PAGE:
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Eggs:  Are They Good Or Bad!

Looking for something to eat? Well stop rummaging through the vast empty space of your refrigerator or cabinets and grab an egg.

By: Contributing Writer

Looking for something to eat? Well stop rummaging through the vast empty space of your refrigerator or cabinets and grab an egg. Yes, these little things pack so much protein, vitamins, minerals, antioxidants, and good fats that it is no wonder why so many professional bodybuilders turn to them for a quick fix.

And, consequently, their reasoning should be the same as yours. But wait, aren't eggs bad? A common fallacy is to the believe that with all that cholesterol and fat, eggs are bound to take its toll on the body sometime, say in the form of a heart attack. But this is not the case!

What About Cholesterol?

With heart attacks and other cardiovascular disorders claiming the lives of many Americans, cholesterol's place in a diet was almost non-existent. Food processing companies quickly branded their seal of "NO CHOLESTEROL" on every food item possible. Health conscious consumers bagged these foods like water and bread in time natural disasters.

However, now armed with modern science and tests, consumers are slowly making amends with cholesterol and frowning blackly and turning their backs on saturated fats. For instance, "Dr. Wanda Howell and colleagues at the University of Arizona conducted a statistical analysis of 224 dietary studies carried out over the past 25 years investigating the relationship between diet and blood cholesterol levels in over 8,000 subjects.

The Tests

What these investigators found was that saturated fat in the diet, not dietary cholesterol, is what influences blood cholesterol levels the most" (aeb.org). Factors that do contribute to cardiovascular problems include: smoking, controlling blood pressure, maintaining a blood cholesterol level below 200 mg/dl, exercising regularly, family history of heart disease, genetics and obesity.

Before determining that eggs are evil and deciding to throw them against someone's house, understand cholesterol and its role within our bodies. There are two kinds of cholesterol: dietary cholesterol (the cholesterol you consume in foods) and blood cholesterol (the cholesterol in your bloodstream, also called serum cholesterol).

Dieting

Dietary cholesterol is found in such foods as meat, poultry, seafood, eggs, and dairy products. Dietary cholesterol does not automatically become blood cholesterol, which is produced in the liver, when you eat it. Your body makes most of your blood cholesterol.

Blood cholesterol can be broken down into two major parts: HDL or high-density lipoprotein and LDL, low-density lipoprotein. HDL, known as good cholesterol, helps move cholesterol back to the liver for removal from the bloodstream. LDL, referred to as the bad cholesterol, helps cholesterol stick to artery walls.

Individuals vary in how much cholesterol their body makes. Cholesterol is needed for many bodily functions and serves to insulate nerve fibers, maintain cell walls and produce vitamin D, various hormones and digestive juices. The more HDL present in your body the better. However, the more saturated fats one eats, the more LDL cholesterol is produced. And guess what? Eggs only contain 1.5 grams of saturated fat! Don't even think about giving me that look, because most of your protein powders may contain at least 1 gram of saturated fat, too!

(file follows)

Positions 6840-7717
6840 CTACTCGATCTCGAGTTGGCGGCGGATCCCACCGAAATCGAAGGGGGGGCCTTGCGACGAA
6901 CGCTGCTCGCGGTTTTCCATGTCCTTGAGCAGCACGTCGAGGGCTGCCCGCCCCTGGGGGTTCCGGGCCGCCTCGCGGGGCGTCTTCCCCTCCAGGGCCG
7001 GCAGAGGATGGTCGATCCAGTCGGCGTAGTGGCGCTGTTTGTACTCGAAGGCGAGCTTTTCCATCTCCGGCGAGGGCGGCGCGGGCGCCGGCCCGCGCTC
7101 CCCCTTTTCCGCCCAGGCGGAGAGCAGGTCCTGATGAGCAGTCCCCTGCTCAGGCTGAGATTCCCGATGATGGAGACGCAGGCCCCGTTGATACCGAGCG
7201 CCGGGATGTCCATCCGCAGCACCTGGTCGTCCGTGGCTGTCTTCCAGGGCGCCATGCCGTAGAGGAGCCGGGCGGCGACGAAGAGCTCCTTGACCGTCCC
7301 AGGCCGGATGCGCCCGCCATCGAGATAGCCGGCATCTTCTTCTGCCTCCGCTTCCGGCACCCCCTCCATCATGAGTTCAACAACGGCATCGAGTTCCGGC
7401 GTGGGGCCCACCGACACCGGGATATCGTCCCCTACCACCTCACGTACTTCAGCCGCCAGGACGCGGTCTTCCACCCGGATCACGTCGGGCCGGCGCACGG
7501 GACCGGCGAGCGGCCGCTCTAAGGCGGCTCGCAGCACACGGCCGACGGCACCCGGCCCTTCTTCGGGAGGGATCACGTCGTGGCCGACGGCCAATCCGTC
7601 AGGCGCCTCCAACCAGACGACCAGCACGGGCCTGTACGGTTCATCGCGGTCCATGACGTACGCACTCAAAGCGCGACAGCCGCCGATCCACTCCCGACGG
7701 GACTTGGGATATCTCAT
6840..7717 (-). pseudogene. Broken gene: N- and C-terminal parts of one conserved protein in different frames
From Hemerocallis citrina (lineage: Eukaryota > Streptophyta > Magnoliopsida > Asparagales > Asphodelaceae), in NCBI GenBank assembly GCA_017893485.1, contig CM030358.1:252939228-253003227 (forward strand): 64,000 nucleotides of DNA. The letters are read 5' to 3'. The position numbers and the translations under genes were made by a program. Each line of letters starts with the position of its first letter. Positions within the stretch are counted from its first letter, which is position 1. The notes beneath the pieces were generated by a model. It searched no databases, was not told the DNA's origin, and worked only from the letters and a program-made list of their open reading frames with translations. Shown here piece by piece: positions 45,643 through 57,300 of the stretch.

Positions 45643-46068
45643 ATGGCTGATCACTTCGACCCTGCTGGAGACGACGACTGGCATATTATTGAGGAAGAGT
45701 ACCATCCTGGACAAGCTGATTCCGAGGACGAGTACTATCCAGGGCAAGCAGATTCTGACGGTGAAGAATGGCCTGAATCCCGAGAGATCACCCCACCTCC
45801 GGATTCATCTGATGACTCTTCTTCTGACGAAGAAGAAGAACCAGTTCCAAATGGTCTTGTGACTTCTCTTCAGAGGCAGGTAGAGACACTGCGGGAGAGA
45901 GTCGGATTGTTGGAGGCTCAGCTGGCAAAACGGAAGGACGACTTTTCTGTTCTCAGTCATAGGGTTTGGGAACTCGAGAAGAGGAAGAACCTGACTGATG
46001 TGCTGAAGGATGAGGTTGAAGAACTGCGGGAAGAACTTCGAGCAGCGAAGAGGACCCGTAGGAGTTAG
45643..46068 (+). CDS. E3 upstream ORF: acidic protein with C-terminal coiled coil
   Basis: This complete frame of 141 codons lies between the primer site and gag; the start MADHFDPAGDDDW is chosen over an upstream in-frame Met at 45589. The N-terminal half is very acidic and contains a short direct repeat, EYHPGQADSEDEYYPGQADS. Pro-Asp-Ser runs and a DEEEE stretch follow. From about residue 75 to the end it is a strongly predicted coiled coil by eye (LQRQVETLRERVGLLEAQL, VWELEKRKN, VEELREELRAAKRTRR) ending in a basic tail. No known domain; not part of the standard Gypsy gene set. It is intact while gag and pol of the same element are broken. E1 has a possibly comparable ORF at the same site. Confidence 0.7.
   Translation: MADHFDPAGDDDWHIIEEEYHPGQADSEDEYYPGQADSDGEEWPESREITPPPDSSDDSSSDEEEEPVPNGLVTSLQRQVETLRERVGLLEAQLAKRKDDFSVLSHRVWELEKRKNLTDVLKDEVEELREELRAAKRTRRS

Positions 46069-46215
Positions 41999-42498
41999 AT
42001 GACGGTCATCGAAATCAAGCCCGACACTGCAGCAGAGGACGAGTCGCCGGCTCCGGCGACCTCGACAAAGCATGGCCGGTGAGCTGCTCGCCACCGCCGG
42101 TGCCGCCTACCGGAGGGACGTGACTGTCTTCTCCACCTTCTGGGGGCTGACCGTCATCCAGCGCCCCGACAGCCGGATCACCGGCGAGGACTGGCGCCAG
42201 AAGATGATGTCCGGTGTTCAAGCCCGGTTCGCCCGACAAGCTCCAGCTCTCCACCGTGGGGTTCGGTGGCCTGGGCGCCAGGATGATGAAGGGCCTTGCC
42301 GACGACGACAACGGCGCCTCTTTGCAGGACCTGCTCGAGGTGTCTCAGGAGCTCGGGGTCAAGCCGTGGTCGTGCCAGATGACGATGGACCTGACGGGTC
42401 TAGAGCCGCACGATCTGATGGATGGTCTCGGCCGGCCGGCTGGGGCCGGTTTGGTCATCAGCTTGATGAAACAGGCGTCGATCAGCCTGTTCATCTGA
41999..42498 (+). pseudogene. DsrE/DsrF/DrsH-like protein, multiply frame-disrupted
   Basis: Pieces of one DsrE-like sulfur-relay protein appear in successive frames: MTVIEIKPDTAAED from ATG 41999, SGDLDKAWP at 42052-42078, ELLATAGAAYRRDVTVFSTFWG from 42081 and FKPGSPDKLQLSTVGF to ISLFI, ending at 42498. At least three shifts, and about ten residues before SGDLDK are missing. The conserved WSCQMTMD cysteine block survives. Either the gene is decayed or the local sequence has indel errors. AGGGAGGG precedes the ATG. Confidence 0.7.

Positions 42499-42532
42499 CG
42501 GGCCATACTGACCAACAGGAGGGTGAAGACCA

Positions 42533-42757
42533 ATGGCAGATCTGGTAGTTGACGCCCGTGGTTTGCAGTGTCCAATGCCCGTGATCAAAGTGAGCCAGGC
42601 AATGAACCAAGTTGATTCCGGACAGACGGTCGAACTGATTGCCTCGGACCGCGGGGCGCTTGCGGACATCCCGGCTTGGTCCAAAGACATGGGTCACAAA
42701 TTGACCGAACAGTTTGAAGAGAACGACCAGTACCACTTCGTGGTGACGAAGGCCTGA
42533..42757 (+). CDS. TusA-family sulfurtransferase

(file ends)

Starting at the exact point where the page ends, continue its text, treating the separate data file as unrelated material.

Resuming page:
The Good Parts Of The Egg

Now that we have understood the so-called "bad" parts of the egg, let us move to the good, abundant parts of the egg. If your chickens are fed with grain-enriched feed, you could be increasing your dietary benefits. Thanks to modern technological and intelligent farming techniques, the value of Omega-3 fatty acids has been understood. Grassfed animals contain more omega-3 fatty acids than ones that are fed normal industrial feed.

According to Animal Feed and Science, "When chickens are housed indoors and deprived of greens, their meat and eggs also become artificially low in omega-3s. Eggs from pastured hens can contain as much as 20 times more omega-3s than eggs from factory hens."

Nonetheless, eggs contain much more vitamins and nutrients necessary to any bodybuilding diet. The only vitamin not present within eggs is Vitamin C. Biologically, chickens, unlike humans, can produce their own vitamin C and don't need to get it from their diet. Several

Vitamins

Vitamins that are present in eggs include: A, D, E, B1 (which helps properly release energy from carbohydrates), B2 (which helps release energy from protein and fat), B6 (which promotes the metabolism of protein), and B12 (known to be an essential vitamin in the formation of nerve fibers and blood cells). In addition, the minerals present in eggs include Iron, Zinc, Calcium, Iodine, and Selenium.

Egg protein is of such high quality that it is highly incomparable to other sources of protein. For example, eggs have a biological value of 93.7% compared to 84.5% for milk, 76% for fish, and 74.3% for beef. And due to their abundance, eggs really are the best protein money can buy. The only food that ranks higher than eggs in biological value is…well…your mom's milk. But, thankfully, that is why Bodybuilding.com has developed shakers and sells protein powders.

Eggs can be prepared in many ways. I advice everyone to actually cook the egg. Raw eggs can contain Salmonella. One in every ten thousand eggs contains salmonella. Properly storing and cooking eggs greatly reduces a chance of contracting salmonella. Even though it was pretty bad ass, do not try to emulate Rocky by downing raw eggs. But, eat, eat, and eat those cooked eggs!

Eggs:  Are They Good Or Bad!

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